The CF Twin/Sib Study team is conducting a nationwide collection of twins and siblings with CF, sponsored by the Cystic Fibrosis Foundation and the National Institutes of Health. We are obtaining a blood sample from twins, siblings, and their parents, and clinical information from the affected twins and siblings. All information collected will be kept confidential and will be used solely for CF research.
This information will be used to determine which patient symptoms may be attributed to the CF (CFTR) gene and which to other possible genes. It will also be used to study the interaction of genes and environment in CF and the effect this has on disease course.
Who is funding this study?
This study is funded by the Cystic Fibrosis Foundation (CFF) and the National Institutes of Health. Johns Hopkins Medicine is the Coordinating Center, and over 100 CF Centers from the US, Australia, and Great Britain are participating in the recruiting efforts. For more information on the National Institues of Health or the CFF, please see our collection of CF-related links.
What do I have to do?
We ask you or your children to give a blood sample, to answer a few questions, and to have information from you or your children's medical records. This means that investigators from Johns Hopkins Medicine will be reviewing your or your children's medical information. The information will include birth history, medication use, current health status, diagnostic information, growth parameters, pulmonary function data, results of laboratory tests and chest X-rays. The duration of your involvement will include time to obtain the blood sample and to answer personal health, family health, and environmental questions and should take approximately 30 to 40 minutes.
Patients are typically enrolled in the study through their physician; however, we are able to accept direct referrals. CF families who are interested in participating in the study are encouraged to contact us.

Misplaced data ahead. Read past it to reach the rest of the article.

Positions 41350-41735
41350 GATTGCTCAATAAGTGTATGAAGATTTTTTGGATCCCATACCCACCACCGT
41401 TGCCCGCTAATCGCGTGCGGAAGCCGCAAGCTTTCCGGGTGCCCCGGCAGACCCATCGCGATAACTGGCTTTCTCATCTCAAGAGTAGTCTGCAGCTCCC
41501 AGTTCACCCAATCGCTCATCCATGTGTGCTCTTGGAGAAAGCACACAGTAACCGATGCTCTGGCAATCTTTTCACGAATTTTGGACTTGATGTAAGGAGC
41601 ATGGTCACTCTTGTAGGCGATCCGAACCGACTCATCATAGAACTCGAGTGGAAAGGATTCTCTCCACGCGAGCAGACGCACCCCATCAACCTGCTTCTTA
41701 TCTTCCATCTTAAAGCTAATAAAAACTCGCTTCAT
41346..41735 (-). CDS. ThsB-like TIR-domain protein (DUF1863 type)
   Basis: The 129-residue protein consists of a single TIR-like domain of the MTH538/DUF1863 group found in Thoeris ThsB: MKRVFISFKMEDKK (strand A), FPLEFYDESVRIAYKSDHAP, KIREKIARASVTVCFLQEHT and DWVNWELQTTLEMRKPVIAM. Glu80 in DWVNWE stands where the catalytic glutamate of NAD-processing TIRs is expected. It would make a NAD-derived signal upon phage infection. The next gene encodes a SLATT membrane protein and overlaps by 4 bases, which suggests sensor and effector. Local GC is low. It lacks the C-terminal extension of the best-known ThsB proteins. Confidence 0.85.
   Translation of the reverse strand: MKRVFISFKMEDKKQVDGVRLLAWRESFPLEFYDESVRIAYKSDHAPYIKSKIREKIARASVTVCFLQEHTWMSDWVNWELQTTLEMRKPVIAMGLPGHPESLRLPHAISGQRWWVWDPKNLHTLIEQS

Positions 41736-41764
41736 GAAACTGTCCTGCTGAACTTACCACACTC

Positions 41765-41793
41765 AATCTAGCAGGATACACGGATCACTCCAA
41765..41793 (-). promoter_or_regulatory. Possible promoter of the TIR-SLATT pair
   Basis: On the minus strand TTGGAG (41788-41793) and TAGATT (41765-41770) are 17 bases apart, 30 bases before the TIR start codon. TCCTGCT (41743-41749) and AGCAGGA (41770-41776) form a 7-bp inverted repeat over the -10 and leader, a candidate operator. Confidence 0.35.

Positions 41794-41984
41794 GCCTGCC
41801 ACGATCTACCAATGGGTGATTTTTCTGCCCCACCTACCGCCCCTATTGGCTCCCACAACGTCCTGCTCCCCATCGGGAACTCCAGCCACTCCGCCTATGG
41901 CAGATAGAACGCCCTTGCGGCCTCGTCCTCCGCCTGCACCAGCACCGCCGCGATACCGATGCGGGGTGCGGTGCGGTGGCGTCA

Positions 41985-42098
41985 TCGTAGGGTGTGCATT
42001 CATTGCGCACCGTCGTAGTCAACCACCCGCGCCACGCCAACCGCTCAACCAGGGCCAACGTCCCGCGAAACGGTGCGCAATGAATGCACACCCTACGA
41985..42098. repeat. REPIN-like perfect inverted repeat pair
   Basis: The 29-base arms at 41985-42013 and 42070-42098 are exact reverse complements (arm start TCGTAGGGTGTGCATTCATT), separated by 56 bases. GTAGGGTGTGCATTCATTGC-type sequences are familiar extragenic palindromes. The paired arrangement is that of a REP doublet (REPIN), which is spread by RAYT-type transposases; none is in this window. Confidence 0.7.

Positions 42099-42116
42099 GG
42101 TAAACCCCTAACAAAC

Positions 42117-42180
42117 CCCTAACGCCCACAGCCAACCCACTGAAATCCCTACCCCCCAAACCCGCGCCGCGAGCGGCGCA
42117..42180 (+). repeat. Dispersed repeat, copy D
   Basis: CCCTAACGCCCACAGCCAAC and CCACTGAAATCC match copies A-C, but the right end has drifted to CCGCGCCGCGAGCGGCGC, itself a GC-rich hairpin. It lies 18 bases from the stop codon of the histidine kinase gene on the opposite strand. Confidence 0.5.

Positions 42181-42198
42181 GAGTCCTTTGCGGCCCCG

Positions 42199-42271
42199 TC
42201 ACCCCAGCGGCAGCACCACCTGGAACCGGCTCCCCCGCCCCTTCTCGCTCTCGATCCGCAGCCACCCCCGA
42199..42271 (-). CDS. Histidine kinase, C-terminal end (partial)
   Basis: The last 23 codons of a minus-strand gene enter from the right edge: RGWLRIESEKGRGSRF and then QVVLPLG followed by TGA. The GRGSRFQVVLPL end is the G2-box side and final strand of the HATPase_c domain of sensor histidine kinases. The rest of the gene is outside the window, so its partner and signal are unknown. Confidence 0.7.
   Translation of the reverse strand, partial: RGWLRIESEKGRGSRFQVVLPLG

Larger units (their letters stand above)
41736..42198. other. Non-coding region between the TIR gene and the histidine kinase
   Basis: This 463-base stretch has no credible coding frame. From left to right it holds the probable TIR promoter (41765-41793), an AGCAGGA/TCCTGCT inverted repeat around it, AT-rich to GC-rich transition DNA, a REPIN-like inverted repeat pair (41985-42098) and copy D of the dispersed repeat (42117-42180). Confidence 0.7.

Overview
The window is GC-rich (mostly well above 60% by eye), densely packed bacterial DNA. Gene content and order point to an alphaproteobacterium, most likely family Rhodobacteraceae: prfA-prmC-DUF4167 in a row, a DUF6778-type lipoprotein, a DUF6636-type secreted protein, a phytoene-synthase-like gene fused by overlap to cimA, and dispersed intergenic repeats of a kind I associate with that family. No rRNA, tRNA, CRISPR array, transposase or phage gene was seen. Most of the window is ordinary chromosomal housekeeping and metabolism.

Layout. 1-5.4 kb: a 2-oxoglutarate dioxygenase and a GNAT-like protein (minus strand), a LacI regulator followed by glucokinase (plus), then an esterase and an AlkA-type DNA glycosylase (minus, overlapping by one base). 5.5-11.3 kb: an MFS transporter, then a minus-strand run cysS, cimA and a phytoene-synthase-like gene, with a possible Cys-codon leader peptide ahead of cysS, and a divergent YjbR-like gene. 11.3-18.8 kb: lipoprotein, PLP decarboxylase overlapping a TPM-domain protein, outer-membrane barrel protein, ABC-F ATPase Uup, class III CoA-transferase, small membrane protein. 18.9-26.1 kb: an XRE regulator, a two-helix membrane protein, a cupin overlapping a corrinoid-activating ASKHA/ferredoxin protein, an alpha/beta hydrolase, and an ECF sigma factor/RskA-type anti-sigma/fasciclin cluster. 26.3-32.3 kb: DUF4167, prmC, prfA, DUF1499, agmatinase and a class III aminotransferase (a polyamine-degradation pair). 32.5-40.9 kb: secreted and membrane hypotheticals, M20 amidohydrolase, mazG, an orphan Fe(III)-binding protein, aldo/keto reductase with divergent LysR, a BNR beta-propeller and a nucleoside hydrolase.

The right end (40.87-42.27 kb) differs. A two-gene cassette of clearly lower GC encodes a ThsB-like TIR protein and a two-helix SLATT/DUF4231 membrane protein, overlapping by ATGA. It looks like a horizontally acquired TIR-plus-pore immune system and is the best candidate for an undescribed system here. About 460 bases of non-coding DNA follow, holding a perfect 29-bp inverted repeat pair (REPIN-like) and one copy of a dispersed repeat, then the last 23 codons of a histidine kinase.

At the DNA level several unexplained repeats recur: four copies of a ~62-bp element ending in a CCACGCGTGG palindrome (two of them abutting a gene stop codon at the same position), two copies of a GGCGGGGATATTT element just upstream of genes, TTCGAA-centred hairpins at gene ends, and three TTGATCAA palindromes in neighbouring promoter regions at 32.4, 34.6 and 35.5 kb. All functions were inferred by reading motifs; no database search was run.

A twin study provides a powerful method of determining the contribution of genes to a disease trait. It allows us to ask direct questions about genetic control over symptoms of CF and to search for the genes involved. Twins share both environment and genes. Identical (monozygous) twins have the same DNA from each parent and share 100% of their genes. They also share environment before and after birth. The study of identical twins provides insight into environmental effects on disease and the effects of the interaction of genes with the environment.
Like identical twins, fraternal (dizygous) twins share both the womb environment and the family environment after birth. However, they share, on average, only 50% of their genes. By comparing identical twins with fraternal twins, we can determine the contribution of genes( in addition to or interacting with the CF gene )to differences in patient outcome.
Siblings share on average 50% of their genes and generally share family environment after birth. They help us to further clarify the role of genes and shared environmental factors in the severity of cystic fibrosis. Further, siblings allow us to explore age-related factors. A sib-pair study provides a powerful method of identifying genes contributing to disease. There are far fewer twin pairs with CF than there are sibling pairs, so the addition of sibling pairs enables us to look at symptoms that occur less frequently.
At the completion of the research, we will have more comprehensive knowledge of which CF symptoms are effected by genes and which are influenced more by environment (treatment, diet, etc.). This knowledge will aid CF Researchers and Care Providers in helping to assess risk, and develop/tailor treatments.
Identifying and understanding the differences in transmission of genes from parent to offspring enables us to isolate candidate genes that contribute to the severity of CF disease.